# Proof of Gronwall's Inequality

I have a question about the proof of Gronwall's inequality as given in Chicone: Ordinary Differential Equations with Applications.

Gronwall: Suppose that $a<b$ and let $\alpha, \phi,$ and $\psi$ be nonnegative continuous functions defined on the interval $[a,b]$. Moreover, suppose that $\alpha$ is differentiable on $(a,b)$ with nonnegative continuous derivative $\dot\alpha$. If, for all $t \in [a,b]$, $$\phi(t) \leq \alpha(t) + \int_{a}^{t}\psi(s)\phi(s)ds,$$ then $$\phi(t) \leq \alpha(t)e^{\int_{a}^{t}\phi(s)ds}$$ for all $t \in [a,b]$.

Proof: Assume for the moment that $\alpha(a)>0$. In this case $\alpha(t) \geq \alpha(a)>0$ on the interval $[a,b]$. The function on the interval $[a,b]$ defined by $t \mapsto \alpha(t) + \int_{a}^{t}\psi(s)\phi(s)ds$ is positive and exceeds $\phi$.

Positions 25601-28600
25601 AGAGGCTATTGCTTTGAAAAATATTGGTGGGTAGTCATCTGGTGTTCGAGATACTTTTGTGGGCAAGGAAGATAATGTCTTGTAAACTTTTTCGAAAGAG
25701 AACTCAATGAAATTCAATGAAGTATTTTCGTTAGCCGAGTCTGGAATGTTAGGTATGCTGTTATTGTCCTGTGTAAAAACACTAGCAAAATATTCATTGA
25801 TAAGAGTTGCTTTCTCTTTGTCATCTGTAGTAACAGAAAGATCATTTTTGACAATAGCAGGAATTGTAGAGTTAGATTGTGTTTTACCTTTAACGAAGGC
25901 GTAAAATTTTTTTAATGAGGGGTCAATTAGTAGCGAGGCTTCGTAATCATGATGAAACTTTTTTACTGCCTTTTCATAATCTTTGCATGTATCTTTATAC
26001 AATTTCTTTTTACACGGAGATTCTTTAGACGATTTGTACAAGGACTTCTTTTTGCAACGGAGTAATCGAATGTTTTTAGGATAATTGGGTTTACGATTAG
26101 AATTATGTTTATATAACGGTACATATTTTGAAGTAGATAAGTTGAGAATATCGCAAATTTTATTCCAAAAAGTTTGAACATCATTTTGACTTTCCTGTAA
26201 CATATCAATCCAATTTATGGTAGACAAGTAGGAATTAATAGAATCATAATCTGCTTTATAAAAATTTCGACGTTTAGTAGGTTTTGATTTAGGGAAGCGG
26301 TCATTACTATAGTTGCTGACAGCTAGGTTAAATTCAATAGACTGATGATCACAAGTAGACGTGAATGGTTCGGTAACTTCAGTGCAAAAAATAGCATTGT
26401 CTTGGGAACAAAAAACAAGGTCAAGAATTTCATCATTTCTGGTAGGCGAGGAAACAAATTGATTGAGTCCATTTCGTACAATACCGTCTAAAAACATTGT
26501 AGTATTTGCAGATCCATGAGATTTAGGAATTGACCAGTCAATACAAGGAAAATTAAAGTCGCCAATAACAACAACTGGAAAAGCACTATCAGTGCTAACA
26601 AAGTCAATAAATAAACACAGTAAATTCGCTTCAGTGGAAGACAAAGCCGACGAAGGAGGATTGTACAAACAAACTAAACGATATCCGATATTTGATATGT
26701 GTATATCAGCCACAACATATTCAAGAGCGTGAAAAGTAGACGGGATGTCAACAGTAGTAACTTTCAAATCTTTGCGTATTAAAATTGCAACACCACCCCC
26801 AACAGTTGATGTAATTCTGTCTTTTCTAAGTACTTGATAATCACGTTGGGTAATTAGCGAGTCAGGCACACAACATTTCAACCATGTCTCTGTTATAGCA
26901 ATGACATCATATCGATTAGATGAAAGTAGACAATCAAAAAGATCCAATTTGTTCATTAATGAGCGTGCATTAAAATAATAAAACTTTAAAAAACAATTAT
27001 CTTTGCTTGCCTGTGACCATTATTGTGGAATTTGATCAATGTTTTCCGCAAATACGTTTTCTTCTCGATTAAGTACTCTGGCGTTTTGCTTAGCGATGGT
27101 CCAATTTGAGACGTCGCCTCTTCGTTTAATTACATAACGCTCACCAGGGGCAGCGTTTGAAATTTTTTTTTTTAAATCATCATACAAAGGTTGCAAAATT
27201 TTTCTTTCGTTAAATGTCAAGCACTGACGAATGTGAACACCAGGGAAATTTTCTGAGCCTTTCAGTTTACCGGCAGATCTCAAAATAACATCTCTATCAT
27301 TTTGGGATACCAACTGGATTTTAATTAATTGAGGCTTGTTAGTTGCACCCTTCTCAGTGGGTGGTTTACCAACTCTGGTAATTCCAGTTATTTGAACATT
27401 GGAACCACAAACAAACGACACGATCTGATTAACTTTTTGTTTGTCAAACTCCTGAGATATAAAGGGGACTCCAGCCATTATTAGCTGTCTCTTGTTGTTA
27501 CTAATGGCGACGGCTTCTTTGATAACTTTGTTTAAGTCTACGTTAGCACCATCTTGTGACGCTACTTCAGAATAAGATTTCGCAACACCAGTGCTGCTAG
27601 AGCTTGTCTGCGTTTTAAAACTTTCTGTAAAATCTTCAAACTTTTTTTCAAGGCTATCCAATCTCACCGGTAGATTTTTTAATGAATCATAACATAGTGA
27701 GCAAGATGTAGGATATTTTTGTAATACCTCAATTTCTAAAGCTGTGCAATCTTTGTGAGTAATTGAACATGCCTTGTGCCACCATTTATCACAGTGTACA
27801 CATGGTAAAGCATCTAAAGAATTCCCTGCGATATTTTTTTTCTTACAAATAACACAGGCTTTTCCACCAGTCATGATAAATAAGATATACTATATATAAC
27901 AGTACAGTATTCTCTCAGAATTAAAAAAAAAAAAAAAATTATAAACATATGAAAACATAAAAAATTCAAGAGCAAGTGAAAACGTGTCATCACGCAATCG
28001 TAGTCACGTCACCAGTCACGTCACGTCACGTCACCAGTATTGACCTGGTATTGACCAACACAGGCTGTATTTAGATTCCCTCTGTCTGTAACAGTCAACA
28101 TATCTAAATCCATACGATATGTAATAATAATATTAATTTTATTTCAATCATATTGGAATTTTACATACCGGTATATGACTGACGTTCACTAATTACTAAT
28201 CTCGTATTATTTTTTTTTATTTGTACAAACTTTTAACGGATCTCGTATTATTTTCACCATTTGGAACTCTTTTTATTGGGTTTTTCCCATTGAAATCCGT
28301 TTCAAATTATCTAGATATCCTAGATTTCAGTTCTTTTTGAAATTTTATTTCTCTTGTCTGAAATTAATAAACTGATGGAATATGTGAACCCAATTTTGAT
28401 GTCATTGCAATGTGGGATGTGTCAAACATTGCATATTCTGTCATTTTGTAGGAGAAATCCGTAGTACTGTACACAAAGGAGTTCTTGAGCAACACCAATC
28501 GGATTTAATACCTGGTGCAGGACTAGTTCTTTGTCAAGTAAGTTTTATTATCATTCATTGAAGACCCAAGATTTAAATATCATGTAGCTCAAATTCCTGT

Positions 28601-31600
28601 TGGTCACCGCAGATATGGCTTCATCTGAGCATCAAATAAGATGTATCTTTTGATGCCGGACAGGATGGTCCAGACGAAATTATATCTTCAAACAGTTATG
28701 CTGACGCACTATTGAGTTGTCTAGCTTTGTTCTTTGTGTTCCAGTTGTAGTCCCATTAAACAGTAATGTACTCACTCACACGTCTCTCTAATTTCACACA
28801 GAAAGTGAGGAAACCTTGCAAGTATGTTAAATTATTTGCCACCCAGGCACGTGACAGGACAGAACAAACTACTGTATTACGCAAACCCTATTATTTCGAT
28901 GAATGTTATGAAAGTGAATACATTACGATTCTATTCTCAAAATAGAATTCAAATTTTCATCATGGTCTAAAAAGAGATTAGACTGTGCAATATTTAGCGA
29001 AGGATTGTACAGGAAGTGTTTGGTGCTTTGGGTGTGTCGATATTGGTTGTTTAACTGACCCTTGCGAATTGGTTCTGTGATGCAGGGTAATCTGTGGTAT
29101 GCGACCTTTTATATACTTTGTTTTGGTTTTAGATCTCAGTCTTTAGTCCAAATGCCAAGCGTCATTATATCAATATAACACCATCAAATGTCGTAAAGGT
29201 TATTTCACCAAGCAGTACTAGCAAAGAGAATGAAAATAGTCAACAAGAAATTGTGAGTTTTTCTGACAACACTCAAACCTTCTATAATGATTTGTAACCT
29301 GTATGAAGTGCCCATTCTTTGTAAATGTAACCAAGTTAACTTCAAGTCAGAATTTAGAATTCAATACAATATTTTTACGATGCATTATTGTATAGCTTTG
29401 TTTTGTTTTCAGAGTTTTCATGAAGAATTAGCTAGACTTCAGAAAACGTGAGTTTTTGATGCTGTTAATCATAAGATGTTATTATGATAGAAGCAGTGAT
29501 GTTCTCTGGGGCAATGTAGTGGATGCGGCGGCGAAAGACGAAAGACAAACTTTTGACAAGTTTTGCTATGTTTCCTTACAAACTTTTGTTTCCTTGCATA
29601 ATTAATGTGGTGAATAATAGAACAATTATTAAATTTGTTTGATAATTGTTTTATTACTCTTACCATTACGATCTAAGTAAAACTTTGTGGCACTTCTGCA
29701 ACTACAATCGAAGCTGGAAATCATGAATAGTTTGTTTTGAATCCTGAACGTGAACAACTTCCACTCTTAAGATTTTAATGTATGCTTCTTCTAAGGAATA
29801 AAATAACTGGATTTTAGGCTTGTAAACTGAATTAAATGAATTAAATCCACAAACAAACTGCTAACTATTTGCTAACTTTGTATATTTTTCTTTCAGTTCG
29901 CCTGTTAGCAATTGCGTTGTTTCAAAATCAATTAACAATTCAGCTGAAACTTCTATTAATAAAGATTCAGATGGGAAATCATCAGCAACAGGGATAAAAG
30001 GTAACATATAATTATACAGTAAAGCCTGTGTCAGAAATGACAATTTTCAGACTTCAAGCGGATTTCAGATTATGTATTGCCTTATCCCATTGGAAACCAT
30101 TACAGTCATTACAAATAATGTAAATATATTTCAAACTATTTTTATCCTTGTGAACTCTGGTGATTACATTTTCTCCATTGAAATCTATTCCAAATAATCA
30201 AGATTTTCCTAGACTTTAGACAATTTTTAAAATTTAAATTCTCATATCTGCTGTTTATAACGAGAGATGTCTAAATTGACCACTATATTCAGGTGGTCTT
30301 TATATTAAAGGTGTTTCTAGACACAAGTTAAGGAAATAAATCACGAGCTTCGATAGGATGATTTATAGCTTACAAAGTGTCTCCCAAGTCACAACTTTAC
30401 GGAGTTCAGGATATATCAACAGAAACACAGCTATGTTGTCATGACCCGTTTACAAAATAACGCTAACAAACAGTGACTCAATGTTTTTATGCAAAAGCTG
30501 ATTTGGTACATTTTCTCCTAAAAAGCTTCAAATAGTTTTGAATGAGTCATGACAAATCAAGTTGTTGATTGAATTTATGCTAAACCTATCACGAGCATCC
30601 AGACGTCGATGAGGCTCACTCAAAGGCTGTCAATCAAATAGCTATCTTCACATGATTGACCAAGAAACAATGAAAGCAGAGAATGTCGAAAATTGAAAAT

The last sentence doesn't make sense. I understand the function is positive. But how does it exceed $\phi$?

• uhm -- this is the assumption. – Thomas Apr 16 '14 at 17:44
• Right, but the proof statement makes it sound like it is verifiable. – user85362 Apr 16 '14 at 17:45
• It just repeats the assumption made in the theorem. If a theorem states an assumption as a prerequisite, it is of course something which you can use to prove it. – Thomas Apr 16 '14 at 17:47